Two weeks ago, AP’s Desmond Butler obtained copies of several reports filed by USAID subcontractor Alan Gross on his ultimately ill-fated “tech support” mission to Cuba and wrote a long piece detailing his findings. Gross is now serving a fifteen-year prison sentence in Cuba after being found guilty of “acts against the independence or territorial integrity of the state,” for bringing a large amount of tech equipment into Cuba without obtaining authorization to do so.
According to Butler, Gross coordinated the transport of “12 iPods, 11 BlackBerry Curve smartphones, three MacBooks, six 500-gigabyte external drives, three Internet satellite phones known as BGANs, three routers, three controllers, 18 wireless access points, 13 memory sticks, three phones to make calls over the Internet, and networking switches” from the US into Cuba. All told, these numbers are substantial—I have to imagine that immigration authorities in any country would look on such actions suspiciously. Only an extreme few would go so far as to call this a threat to national sovereignty. But this is Cuba—and Gross was sent there by the US government.
The reports also describe the lengths Gross went to in trying to cover his tracks. In the eyes of the Cuban government, Gross’ good intentions of bringing technology to a needy community were irrelevant: he was bringing in communications technologies that are highly contested in Cuba, and are increasingly characterized as “weapons” in the ideological war against the US.
I believe that increasing Cubans’ access to technology has become vital to civil society on the island, but Gross’ experience has shown that US-based organizations, particularly those receiving public funds, must find a new and more transparent way to approach this kind of work.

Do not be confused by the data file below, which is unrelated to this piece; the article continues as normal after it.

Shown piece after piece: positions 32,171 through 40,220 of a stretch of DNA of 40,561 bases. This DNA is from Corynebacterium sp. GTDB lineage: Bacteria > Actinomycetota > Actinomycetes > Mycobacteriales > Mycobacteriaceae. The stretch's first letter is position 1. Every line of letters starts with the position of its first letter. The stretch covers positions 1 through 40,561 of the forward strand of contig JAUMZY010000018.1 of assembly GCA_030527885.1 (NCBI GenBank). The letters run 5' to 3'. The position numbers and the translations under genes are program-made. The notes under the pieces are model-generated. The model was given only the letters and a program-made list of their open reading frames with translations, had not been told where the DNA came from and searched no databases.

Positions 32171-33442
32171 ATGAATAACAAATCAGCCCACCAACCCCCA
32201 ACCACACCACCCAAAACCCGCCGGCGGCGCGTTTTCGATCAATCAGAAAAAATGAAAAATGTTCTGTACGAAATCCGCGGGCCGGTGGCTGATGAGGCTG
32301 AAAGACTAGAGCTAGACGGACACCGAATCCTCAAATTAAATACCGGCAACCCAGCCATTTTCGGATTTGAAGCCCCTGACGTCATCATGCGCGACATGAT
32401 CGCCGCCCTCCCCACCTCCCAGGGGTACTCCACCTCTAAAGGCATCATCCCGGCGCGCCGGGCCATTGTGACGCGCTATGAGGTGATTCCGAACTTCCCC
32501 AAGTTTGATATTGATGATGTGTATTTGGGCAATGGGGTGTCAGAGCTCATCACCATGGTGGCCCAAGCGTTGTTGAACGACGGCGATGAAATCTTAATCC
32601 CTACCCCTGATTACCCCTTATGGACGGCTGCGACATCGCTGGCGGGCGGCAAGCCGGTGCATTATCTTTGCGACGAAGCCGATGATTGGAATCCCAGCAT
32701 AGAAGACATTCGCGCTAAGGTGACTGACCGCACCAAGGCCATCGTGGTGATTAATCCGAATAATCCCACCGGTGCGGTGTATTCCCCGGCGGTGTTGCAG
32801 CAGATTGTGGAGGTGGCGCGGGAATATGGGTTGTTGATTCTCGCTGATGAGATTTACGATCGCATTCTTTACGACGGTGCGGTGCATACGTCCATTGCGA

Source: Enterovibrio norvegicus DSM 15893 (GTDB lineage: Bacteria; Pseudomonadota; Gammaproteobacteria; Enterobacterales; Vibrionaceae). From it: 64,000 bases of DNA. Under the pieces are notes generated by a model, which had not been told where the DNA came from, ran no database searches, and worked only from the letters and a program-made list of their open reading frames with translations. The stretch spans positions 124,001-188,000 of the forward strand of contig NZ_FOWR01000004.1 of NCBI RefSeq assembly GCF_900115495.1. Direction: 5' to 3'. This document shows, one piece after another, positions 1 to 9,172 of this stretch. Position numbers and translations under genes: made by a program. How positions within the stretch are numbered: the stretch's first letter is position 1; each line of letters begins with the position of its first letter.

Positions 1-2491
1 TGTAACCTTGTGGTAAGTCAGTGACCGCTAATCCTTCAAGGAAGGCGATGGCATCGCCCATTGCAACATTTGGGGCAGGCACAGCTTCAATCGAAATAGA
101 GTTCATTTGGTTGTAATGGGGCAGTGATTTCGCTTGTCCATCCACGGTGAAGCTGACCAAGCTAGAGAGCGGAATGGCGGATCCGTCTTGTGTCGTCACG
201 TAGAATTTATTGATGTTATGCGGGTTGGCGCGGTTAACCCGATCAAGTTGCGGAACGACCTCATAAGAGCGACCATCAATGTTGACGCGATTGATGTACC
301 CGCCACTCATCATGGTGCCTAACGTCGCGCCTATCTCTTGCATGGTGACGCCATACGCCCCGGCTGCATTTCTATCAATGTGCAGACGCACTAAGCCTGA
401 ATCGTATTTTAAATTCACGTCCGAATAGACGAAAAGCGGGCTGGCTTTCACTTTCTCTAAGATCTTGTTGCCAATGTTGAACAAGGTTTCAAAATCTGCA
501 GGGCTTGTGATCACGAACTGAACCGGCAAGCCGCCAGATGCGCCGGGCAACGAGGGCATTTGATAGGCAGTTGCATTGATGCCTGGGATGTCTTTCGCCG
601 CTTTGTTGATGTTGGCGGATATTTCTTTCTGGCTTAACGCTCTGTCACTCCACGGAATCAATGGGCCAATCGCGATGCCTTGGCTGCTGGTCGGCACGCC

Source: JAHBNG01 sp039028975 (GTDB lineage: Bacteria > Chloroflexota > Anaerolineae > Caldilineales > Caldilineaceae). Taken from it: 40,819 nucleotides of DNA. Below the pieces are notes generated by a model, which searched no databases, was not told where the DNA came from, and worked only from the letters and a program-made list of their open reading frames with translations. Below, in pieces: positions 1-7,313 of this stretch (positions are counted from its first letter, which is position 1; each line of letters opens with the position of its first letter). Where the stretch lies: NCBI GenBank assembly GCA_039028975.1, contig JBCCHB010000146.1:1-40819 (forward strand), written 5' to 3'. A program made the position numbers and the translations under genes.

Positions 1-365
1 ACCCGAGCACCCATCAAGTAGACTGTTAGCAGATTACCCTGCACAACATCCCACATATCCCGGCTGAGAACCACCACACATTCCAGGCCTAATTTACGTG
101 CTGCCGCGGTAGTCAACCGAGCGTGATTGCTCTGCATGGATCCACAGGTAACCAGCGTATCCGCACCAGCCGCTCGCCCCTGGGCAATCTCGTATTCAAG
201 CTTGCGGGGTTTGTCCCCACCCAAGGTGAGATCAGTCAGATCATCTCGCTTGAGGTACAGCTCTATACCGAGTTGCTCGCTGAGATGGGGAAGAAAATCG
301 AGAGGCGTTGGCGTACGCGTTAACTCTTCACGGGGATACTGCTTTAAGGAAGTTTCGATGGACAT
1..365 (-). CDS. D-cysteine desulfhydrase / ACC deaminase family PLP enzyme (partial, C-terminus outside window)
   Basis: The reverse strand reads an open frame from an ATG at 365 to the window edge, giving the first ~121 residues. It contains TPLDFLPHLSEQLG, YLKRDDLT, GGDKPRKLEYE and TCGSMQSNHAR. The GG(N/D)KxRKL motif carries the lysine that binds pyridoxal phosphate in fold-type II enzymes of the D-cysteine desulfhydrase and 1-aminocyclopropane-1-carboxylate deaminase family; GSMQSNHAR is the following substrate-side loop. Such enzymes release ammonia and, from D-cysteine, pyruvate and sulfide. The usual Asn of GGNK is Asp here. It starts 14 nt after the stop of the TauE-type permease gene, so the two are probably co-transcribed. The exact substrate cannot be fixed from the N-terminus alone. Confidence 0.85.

While the case has brought a terrible set back to US-Cuba relations on a number of levels, it also has coincided with an increasingly belligerent conceptualization of the Internet and social media in official discourse.
While authorities there have rarely lauded the Internet as a space of information exchange and connection, over the last year there has been a noticeable hardening of official rhetoric about the web. In press statements, “leaked” videos, and television news programs, the Internet has been portrayed as a space of conflict, an ideological battlefield where the “ciberguerra” being fought is simply a virtual rendition of the “war” in which Cuba and the US have been engaged since 1961. I imagine that many Cubans, particularly those living outside the capitol, have been introduced to the Internet in this way. And I can’t imagine why they wouldn’t accept many of these ideas as fact.
I had held out hope that Cuba’s fiber optic cable would bring some degree of change to the nature of Internet use for at least some Internet users on the island. But we haven’t heard an official peep about that cable since March of 2011—just days after Gross’ trial.
The covert nature of his mission, to which the reports attest, does little but reinforce the idea that ICTs are a new, powerful weapon in the ideological battle between Cuba and the United States. This nasty paradigm has dominated relations between the two countries for decades; perhaps the Internet piece of it is simply a new iteration of the same argument. But it’s upsetting. There have been moments of progress in US-Cuba relations in recent years, many of which have been associated with family relations as well as cultural and scholarly exchange. Fundamentally, these moments have reflected the importance of connection and mutual understanding across borders. The potential for the Internet to allow Cubans and Americans to build on these kinds of connections is immeasurable. But I’m not sure what it will take for Cuban leaders to begin to see it this way.